A diet high in both protein and calories is ideal for people with this disease. Eating meals regularly and adding a snack or two between each meal helps you get sufficient nutrients from food. Exercise and taking the prescribed mineral and vitamin supplements could go a long way in managing this disease.
6. Persistent Digestion Disorders: Irritable Bowel Syndrome
Considered as one of the most common reasons for stomach discomfort, a lot of people are intimately familiar with irritable bowel syndrome or IBS. There’s a wide array of symptoms related to IBS including diarrhea, constipation.
The cause of IBS is still unknown. Needless to say, experts seem to agree that it is due to the gut’s increased sensitivity and a problem with the digestive system.
Other angles such as stress and digestive problems are still under consideration since symptoms seem to worsen when patients are under emotional stress.
The right diet plays a vital role in managing IBS. You also need to avoid fried and processed food, caffeine, alcohol, chocolate and fizzy drinks since they are common IBS triggers. Adding probiotics to your diet through supplements like Digestive Science IBS Relief System may also be help.
7. Swollen Rectal Blood Vessels: Hemorrhoids
A lot of people suffer from hemorrhoids. Not everyone wants to talk about bloody piles, though. Sometimes, the blood vessels located in the lower part of the rectum becomes swollen and irritated which leads to bleeding.
Fortunately, what you eat makes a difference when you have hemorrhoids. Sticking to a diet that is rich in fiber is good. You should also stay hydrated since this softens the stool and helps you avoid constipation.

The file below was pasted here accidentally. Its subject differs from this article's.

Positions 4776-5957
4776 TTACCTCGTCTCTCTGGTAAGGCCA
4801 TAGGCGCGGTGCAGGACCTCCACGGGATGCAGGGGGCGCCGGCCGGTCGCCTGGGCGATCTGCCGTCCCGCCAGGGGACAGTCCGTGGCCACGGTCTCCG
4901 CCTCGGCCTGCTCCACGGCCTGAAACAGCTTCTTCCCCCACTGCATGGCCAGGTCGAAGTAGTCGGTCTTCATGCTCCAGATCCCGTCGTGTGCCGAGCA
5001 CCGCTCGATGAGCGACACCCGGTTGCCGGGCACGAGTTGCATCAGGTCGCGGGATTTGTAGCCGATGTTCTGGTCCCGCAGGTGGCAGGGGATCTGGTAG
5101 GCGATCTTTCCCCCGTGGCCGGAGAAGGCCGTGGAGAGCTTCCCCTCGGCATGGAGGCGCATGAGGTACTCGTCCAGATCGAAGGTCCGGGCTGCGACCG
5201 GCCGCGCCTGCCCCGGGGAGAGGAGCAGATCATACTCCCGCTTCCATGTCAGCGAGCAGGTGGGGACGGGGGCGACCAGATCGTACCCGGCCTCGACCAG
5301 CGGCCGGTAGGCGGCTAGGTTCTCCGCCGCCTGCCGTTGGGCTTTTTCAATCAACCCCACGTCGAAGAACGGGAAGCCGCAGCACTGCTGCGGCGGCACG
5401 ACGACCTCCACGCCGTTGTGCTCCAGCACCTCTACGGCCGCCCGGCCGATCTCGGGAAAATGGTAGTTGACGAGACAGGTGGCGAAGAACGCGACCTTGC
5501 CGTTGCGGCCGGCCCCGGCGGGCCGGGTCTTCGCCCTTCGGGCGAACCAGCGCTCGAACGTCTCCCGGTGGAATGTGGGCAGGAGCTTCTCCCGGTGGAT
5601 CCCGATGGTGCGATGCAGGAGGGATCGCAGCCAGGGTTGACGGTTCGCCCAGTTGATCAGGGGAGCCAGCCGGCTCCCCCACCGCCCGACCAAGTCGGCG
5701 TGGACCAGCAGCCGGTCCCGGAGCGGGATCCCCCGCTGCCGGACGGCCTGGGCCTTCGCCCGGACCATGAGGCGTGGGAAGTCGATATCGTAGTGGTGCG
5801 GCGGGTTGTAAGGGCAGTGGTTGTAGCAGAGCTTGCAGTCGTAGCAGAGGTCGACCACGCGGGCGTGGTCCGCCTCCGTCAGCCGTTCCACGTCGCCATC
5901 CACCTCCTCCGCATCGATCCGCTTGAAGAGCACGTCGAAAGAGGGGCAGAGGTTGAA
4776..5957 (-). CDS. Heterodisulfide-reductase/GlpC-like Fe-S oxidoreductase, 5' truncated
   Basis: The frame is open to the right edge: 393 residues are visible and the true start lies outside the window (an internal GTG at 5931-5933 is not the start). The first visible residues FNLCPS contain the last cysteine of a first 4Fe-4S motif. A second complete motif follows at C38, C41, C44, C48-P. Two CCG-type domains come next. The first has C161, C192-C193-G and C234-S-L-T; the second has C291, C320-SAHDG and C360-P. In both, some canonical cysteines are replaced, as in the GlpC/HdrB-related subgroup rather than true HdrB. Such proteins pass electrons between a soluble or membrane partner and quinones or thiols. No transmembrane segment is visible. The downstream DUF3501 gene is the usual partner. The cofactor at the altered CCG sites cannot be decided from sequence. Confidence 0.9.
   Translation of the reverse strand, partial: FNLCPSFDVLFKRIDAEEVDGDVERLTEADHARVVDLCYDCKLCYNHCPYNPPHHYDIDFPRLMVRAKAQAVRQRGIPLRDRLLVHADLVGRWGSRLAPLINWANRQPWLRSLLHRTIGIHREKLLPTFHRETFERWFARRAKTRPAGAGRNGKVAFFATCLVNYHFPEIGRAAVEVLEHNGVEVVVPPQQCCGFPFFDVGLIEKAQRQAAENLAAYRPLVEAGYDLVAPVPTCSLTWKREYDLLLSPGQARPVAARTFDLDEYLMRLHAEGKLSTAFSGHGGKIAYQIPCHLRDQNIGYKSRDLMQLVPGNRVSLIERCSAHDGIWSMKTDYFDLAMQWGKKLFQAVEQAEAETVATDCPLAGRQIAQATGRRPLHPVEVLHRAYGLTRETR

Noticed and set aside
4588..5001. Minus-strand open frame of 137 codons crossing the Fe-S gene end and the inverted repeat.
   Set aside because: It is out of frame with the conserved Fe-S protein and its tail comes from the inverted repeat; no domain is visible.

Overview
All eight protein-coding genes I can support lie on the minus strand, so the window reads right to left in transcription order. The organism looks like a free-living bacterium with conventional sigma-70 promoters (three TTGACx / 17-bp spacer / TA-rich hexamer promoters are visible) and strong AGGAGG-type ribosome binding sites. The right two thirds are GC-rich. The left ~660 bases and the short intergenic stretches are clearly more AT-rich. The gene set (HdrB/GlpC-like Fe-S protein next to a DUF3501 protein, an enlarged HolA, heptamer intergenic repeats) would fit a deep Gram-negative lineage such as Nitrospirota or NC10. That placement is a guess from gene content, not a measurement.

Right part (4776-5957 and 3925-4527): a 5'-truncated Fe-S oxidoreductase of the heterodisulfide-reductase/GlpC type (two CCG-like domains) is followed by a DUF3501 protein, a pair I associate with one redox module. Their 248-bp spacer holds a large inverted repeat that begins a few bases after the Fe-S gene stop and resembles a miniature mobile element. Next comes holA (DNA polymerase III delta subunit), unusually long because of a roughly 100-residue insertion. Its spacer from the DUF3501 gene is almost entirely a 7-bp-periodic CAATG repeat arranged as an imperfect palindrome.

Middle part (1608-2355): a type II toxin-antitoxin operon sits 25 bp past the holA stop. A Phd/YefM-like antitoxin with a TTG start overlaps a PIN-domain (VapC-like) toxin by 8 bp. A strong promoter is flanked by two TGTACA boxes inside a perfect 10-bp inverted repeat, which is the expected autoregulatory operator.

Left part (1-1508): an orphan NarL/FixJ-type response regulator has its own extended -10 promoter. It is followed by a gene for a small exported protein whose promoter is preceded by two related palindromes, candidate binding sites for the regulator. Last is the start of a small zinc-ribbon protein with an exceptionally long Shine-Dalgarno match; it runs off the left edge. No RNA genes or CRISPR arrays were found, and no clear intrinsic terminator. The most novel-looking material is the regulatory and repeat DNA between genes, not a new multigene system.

While hemorrhoids often go away in a few weeks, they can be so painful that you may need to visit a doctor.
8. Muscle Tearing in the Lining of the Anus: Anal Fissure
The anal sphincter, the lining of the anus, is so thin that it is susceptible to tearing. This may result in bleeding. It is common in people between 20 to 40 years old.
Anal fissure may be due to poor blood supply and too much pressure. The risks of getting anal fissures become lower as you grow older. You can prevent this by maintaining a healthy diet.
Try to load up on high fiber food and pay attention to proper hydration. You should also avoid constipation. This should be your priority to allow those muscles to heal faster.
9. Chronic Injury to the Colon’s Small Blood Vessels: Diverticulitis
Although diverticula can form in any part of the digestive system, they are more common in the colon. Diverticulitis happens when these pouches suffer from inflammation and result to bleeding. Abdominal pain, fever, and rectal bleeding accompany this condition.
Alternating constipation and diarrhea may result from this condition. You may also have chills or fever.
Antibiotics could help those pouches heal. To allow the colon to recover, maintaining a liquid diet would be ideal. There are also suspicions that diverticulitis is due to a low fiber diet. This is why doctors recommend a diet that is high in fiber to people suffering from this condition.
10. Digestive Fluid Imbalance: Peptic Ulcers